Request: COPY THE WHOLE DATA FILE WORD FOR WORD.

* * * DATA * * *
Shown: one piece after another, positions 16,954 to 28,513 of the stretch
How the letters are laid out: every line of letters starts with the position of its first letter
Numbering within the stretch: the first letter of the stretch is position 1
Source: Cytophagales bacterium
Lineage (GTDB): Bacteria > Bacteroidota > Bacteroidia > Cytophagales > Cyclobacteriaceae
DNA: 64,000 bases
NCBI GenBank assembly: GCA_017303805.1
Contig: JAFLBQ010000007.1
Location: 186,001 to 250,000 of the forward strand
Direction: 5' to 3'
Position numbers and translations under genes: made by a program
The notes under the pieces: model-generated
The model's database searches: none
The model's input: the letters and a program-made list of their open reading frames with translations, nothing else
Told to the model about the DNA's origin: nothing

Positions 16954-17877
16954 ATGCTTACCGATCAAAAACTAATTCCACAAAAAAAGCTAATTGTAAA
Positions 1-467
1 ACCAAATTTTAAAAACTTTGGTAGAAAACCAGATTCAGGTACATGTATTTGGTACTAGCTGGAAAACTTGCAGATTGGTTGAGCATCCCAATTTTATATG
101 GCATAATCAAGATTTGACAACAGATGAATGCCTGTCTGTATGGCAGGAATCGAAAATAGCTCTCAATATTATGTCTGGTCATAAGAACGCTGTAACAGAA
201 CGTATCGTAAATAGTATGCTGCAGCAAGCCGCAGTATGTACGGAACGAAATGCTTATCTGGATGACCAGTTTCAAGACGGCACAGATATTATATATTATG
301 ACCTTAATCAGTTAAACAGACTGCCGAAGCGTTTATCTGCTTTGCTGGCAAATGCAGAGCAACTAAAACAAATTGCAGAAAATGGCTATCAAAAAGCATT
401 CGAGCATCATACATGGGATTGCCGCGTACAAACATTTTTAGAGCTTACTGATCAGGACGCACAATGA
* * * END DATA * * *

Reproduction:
Shown: one piece after another, positions 16,954 to 28,513 of the stretch
How the letters are laid out: every line of letters starts with the position of its first letter
Numbering within the stretch: the first letter of the stretch is position 1
Source: Cytophagales bacterium
Lineage (GTDB): Bacteria > Bacteroidota > Bacteroidia > Cytophagales > Cyclobacteriaceae
DNA: 64,000 bases
NCBI GenBank assembly: GCA_017303805.1
Contig: JAFLBQ010000007.1
Location: 186,001 to 250,000 of the forward strand
Direction: 5' to 3'
Position numbers and translations under genes: made by a program
The notes under the pieces: model-generated
The model's database searches: none
The model's input: the letters and a program-made list of their open reading frames with translations, nothing else
Told to the model about the DNA's origin: nothing

Positions 16954-17877
16954 ATGCTTACCGATCAAAAACTAATTCCACAAAAAAAGCTAATTGTAAA
Positions 1-467
1 ACCAAATTTTAAAAACTTTGGTAGAAAACCAGATTCAGGTACATGTATTTGGTACTAGCTGGAAAACTTGCAGATTGGTTGAGCATCCCAATTTTATATG
101 GCATAATCAAGATTTGACAACAGATGAATGCCTGTCTGTATGGCAGGAATCGAAAATAGCTCTCAATATTATGTCTGGTCATAAGAACGCTGTAACAGAA
201 CGTATCGTAAATAGTATGCTGCAGCAAGCCGCAGTATGTACGGAACGAAATGCTTATCTGGATGACCAGTTTCAAGACGGCACAGATATTATATATTATG
301 ACCTTAATCAGTTAAACAGACTGCCGAAGCGTTTATCTGCTTTGCTGGCAAATGCAGAGCAACTAAAACAAATTGCAGAAAATGGCTATCAAAAAGCATT
401 CGAGCATCATACATGGGATTGCCGCGTACAAACATTTTTAGAGCTTACTGATCAGGACGCACAATGA